What is the BSRC?
The BSRC, or Baby Siblings Research Consortium, is a network of over 20 highly productive research groups in the United States, Canada, Israel and the United Kingdom. All share a common goal of understanding the very earliest behavioral and biological features of autism spectrum disorder (ASD) in order to improve early autism detection, diagnosis and treatment.
They have joined together to address important research questions with high-impact, ‘real life’ implications. For example, together they have calculated the recurrence risk in infants with an older sibling with autism, and they have discovered new signs that can help families get a diagnosis even earlier. They have identified differences in brain structure and function that are seen before symptoms emerge. In addition, clinicians now have a better understanding of the needs and challenges in siblings who do not go on to be diagnosed with ASD and can more confidently say when an ASD diagnosis is stable.
What can you do if you have communication concerns for your child?
What can you do if you have autism concerns for your child?
Parents may notice early differences in the communication abilities of their child, but many parents may wonder what is typical vs. what warrants concern. Dr. Rebecca Landa, a speech and language pathologist at the Kennedy Krieger Institute in Maryland answers questions from Dr. AJ Schwictenberg about the importance of symbolic gestures or symbolic words in early life. She also offers important advice about what families should do if children are not talking by 2 years of age and what to look out for.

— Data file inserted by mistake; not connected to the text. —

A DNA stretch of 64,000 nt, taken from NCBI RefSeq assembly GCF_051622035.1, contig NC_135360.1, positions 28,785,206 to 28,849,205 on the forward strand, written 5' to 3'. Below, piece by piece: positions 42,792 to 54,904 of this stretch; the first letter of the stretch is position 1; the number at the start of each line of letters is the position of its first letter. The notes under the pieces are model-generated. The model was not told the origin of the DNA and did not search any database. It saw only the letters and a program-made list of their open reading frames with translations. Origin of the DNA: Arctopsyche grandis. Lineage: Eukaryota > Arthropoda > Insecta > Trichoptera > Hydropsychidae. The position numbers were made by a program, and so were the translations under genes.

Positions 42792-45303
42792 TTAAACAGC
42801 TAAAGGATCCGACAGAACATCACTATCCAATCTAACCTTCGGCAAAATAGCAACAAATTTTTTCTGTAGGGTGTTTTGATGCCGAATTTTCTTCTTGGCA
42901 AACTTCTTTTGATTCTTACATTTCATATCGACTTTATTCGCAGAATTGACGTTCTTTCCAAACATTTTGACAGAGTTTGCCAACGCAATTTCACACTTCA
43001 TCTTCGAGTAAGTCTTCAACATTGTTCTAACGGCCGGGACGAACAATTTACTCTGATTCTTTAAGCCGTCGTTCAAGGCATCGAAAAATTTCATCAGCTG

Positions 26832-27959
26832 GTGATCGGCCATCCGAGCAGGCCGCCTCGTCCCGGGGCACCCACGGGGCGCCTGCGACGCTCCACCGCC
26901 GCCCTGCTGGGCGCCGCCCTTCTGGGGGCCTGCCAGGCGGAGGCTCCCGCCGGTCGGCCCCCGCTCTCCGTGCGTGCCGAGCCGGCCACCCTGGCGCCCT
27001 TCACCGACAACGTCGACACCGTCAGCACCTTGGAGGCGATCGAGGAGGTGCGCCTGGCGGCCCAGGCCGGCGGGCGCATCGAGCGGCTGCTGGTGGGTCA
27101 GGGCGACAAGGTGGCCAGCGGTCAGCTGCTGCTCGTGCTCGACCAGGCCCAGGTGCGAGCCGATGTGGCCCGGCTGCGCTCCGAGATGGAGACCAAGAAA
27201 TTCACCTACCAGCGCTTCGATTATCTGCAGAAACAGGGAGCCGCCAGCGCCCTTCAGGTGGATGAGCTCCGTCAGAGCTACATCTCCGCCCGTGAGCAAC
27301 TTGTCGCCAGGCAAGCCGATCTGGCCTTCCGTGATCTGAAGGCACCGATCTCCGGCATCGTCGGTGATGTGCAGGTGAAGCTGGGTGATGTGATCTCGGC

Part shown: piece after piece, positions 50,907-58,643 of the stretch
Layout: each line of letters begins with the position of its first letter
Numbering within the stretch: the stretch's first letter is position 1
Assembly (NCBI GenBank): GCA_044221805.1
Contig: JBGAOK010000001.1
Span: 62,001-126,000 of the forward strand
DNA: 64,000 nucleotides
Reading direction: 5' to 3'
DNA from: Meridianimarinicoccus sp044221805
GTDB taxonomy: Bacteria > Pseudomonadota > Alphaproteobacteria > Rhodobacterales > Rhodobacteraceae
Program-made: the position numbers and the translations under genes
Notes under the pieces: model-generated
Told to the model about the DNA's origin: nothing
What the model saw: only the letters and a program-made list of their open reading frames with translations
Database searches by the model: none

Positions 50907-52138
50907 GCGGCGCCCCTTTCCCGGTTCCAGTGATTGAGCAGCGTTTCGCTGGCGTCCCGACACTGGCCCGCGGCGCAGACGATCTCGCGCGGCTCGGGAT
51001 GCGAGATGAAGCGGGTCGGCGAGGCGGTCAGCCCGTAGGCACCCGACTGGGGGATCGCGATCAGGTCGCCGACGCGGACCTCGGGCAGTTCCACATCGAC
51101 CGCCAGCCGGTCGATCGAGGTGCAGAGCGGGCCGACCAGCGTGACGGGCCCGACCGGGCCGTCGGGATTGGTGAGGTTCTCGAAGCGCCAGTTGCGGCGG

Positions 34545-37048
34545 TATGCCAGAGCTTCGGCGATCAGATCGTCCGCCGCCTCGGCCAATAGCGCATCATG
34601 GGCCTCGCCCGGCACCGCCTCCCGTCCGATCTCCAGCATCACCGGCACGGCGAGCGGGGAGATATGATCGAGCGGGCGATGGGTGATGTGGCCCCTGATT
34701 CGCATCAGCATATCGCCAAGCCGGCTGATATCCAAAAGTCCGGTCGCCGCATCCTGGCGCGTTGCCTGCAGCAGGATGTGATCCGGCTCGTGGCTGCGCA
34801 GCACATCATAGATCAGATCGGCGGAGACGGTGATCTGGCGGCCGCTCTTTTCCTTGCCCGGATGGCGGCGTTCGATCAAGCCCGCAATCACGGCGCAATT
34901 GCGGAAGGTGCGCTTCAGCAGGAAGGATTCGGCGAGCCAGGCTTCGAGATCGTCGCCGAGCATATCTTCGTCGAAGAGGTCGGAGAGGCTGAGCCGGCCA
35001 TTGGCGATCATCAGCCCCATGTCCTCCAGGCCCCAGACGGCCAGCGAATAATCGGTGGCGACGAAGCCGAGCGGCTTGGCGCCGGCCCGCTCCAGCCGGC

Within this video, Drs. Celine Saulnier and A.J. Schwichtenberg discuss what you can do if you have concerns that your child may have autism.
Autism Spectrum Disorder (ASD) is a neurodevelopmental disorder that emerges in the first few years of life. It consists of delays in social communication, interaction, and play skills, as well as the presence of atypical behaviors such as a need for sameness, fixation on objects or topics, sensory sensitivities, and/or repetitive motor behaviors. Some of the early signs of autism include limited vocalizations or delayed development of words and phrases, limited use of gestures and eye contact to request and interact, limited shared attention, and/or strong reactivity to changes in routine. If you have concerns about your child’s development, raise these concerns to your pediatrician and request that your child be screened for autism.
What are some of your intervention Choices?
Dr. Jessica Brian from Holland Bloorview Health in Canada, and one of the leading experts on naturalistic developmental behavioral interventions, describes some of the key features of effective interventions, why they are named differently, and what you should expect as a family when your child is receiving them.
Should my child receive a genetic test?
Many families wonder if they should receive an evaluation of their child’s genes if their child has a diagnosis, where they can receive one, and what it means when they get the results back. Dr. Shafali Jeste explains when a genetic test is helpful, what it can tell you, and why the results are meaningful to families whether or not there are any findings to share back.
Should my child receive AN EEG test?
Electroenceophalogram, or EEG, is a non-invasive way of measuring brain activity and is currently being studied as a way to understand the brains of people with autism at various ages. Dr. Shafali Jeste is a researcher at CHLA that studies these brainwave patterns across different regions in children and adolescents with ASD and rare genetic disorders. She explains why these findings are important and what families should know about them if a doctor recommends one.
Why are early motor skills Important?
Dr. Jana Iverson, an expert in early motor development at the University of Pittsburgh, discusses how fine and gross motor skills are critically important to early development given that they are the primary ways in which infants interact with their environment. She identifies which motor milestones to expect in the first year of life, which motor delays are commonly observed in young children with ASD, and how these delays might impact social, play, and language development. She also discusses effective treatment and intervention strategies.